THE owner of an historic homestead at O’Connell is in dispute with Bathurst Regional Council over an access road to a subdivision on the property.
Paul and Bonny Hennessy became just the third owners of Macquarie, the former 1820s home of Blue Mountains explorer William Lawson, when they bought it in 2012 with a commitment to restore it to its former glory.
Australia’s oldest inland convict barracks, built by convict labour, stand beside the homestead.
Mr Hennessy has since applied to subdivide the 1000-hectare property on which the homestead sits into 10 lots and Oberon Council granted conditional approval for the development.
Now, however, the Hennessys are at loggerheads with Bathurst Regional Council over an access road from O’Connell Road to the new subdivision that stands within the Bathurst council area.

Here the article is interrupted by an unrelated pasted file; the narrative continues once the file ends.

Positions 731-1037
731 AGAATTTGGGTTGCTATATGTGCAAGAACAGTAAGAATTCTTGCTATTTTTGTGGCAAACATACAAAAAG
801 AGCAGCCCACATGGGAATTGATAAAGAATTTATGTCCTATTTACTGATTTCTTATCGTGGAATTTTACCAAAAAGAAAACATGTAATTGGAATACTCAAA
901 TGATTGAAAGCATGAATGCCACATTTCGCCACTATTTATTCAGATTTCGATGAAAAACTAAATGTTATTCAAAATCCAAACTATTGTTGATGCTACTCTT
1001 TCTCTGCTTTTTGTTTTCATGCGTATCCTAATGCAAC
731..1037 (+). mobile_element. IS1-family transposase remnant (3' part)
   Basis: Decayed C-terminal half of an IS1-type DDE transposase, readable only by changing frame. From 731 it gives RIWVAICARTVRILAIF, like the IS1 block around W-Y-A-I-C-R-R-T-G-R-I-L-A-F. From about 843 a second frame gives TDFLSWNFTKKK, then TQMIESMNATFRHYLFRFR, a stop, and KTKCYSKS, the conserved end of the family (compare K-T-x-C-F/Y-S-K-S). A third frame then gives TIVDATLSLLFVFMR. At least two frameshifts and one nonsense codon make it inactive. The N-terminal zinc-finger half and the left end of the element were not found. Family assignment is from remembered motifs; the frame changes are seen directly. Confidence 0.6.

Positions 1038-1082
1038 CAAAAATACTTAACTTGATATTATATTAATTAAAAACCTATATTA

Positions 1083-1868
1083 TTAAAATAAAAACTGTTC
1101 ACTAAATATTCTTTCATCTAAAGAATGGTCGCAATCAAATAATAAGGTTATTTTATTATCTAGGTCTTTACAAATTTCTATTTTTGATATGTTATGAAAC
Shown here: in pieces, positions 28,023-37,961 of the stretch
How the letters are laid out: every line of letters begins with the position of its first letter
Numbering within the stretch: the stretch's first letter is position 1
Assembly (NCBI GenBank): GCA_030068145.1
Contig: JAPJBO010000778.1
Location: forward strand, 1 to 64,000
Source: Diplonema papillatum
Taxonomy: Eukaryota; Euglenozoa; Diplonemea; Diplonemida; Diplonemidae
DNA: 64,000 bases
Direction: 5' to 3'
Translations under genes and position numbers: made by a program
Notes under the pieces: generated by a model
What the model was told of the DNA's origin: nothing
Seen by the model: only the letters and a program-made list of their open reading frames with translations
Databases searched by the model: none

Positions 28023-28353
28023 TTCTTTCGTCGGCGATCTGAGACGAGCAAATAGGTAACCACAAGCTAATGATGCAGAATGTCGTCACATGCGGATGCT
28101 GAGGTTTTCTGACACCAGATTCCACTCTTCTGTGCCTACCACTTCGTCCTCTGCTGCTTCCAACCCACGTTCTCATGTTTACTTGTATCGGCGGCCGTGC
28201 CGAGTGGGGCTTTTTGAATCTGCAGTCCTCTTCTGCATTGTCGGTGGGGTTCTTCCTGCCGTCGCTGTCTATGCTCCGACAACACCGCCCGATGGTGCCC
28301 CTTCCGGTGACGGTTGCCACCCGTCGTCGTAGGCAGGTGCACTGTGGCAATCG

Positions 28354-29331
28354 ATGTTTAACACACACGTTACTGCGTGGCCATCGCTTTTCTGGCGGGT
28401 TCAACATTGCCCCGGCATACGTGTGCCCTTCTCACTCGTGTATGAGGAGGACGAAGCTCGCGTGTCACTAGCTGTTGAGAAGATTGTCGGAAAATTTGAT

The road is currently a private access route built and maintained by the Hennessys but Bathurst planning rules do not allow more than four lots to share a private road.
Council’s solution is to convert the access road to public ownership but Mr Hennessy fears that would impact on security at Macquarie.
“We know this is the oldest farm over the Blue Mountains and we’re confident it is also the oldest continuing residence over the Mountains,” Mr Hennessy said.
“Because of the historic nature of the property we already have a trespass problem from people coming up to have a look at the homestead and barracks, or people coming onto private land to fish in the Fish River.
“It gives us a lack of security and a lack of privacy that would only get worse if the access road was made a public road.”
A report to Wednesday night’s council meeting by acting environmental planning and building services director Janet Bingham recommends councillors reject Mr Hennessy’s request to vary planning rules to allow the access route for nine lots instead of four.